To give you some background, Swiss National Day commemorates the founding of Switzerland in 1291. The story goes that the leaders of three cantons—Schwyz, Unterwalden and Uri—came together at the Rütli Meadow to form a strategic alliance. The pact made by these three original cantons ultimately led to the formation of Switzerland and the 26 cantons we know today (there’s a great video from Swissinfo.ch with some beautiful images of Rütli and more detailed info about its history).

We visited the Rütli Meadow earlier this month when we stayed a few nights in Brunnen (as an aside, we had a pleasant stay at the Hotel Schmid & Alfa, which has a few apartments with kitchens, so we could make our own meals). From Brunnen, we took a 10-minute ferry ride across Lake Lucerne to Rütli. During our visit to this historic site with incredible views, only a few other families crossed our path. We had a peaceful time exploring the pristine meadow, seeing happy Swiss cows and having a snack at the picnic area (that’s shown in the video above). If you’re in the vicinity, it’s certainly worth a stop.

Rutli Meadow

The view from Rütli Meadow

Swiss National Day started in 1891, but it became a federal holiday over a century later in 1994. Also, the Swiss didn’t start making Pain du 1er août until 1959, when it was invented by the Swiss national association for bakers and confectioners. The small version of the buns are very similar to Petits Pains au Lait, except they have a patriotic shape cut into the top.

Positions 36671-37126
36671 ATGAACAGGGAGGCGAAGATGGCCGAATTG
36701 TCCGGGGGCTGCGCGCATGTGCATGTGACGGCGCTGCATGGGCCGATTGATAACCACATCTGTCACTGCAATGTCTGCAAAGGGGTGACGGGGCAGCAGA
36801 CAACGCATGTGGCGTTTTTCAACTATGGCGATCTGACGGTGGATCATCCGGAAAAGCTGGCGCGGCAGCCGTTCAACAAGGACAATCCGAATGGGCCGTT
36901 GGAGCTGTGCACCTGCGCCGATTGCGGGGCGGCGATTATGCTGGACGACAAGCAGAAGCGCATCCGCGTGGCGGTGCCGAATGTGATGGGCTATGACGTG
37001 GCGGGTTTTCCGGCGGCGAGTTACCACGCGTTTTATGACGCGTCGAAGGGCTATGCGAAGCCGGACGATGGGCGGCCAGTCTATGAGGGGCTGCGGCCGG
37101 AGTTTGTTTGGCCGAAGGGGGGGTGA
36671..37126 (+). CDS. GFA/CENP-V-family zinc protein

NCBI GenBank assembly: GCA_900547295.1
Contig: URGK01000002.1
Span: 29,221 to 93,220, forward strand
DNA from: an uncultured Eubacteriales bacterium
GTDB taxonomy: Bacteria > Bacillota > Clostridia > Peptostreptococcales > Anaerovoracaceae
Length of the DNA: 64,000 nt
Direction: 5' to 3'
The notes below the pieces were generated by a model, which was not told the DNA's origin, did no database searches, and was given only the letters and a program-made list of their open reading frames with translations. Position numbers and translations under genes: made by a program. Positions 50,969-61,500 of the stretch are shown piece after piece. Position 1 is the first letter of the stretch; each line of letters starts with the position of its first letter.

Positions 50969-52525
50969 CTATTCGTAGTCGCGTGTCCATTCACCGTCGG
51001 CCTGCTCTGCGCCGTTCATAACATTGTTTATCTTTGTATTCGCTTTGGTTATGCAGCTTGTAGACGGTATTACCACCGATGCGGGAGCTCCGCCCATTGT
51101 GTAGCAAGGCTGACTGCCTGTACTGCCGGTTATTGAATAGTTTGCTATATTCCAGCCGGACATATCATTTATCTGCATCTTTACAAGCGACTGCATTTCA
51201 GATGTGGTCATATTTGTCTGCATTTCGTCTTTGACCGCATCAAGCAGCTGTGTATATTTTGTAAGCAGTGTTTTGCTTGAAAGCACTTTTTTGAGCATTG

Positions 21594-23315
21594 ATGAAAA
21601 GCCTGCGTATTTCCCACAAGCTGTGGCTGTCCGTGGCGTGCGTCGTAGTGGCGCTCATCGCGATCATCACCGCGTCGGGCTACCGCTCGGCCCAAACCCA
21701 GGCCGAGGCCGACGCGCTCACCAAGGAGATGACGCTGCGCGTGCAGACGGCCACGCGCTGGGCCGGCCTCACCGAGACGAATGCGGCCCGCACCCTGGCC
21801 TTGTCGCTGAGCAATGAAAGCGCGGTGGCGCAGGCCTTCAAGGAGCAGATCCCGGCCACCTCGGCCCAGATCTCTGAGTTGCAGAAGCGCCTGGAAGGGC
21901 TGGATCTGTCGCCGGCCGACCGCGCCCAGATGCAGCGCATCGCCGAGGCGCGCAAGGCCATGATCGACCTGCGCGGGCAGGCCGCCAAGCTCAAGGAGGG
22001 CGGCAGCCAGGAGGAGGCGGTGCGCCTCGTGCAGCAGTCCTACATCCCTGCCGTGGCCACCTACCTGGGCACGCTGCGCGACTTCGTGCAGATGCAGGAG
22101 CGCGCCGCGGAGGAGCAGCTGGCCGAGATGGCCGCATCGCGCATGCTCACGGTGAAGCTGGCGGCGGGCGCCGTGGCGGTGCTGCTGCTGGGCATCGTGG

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Pain du 1er août in a Suisse romande bakery window

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Pain du 1er août (even a chocolate version) at the supermarket


Petits Pains for Swiss National Day

Recipe adapted from one of my favorite Suisse romande bloggers, Delimoon

(dairy/nut-free, can be made without egg)

Makes 8 rolls

500 grams all-purpose flour
2 teaspoons sugar
1 teaspoon salt
300 ml soy or rice milk,
very warm
7 grams (2 1/4 teaspoons) active dry yeast

60 grams dairy-free margarine, softened
1 egg,
beaten (or 1-2 tablespoons dairy-free margarine, melted and cooled)

1. Whisk together the first three ingredients in a large bowl. Add the softened margarine. Set aside.

2. Add yeast to the warmed soy or rice milk, along with a pinch of sugar. Gently stir and let sit for a few minutes until the yeast has dissolved and the mixture begins to foam slightly.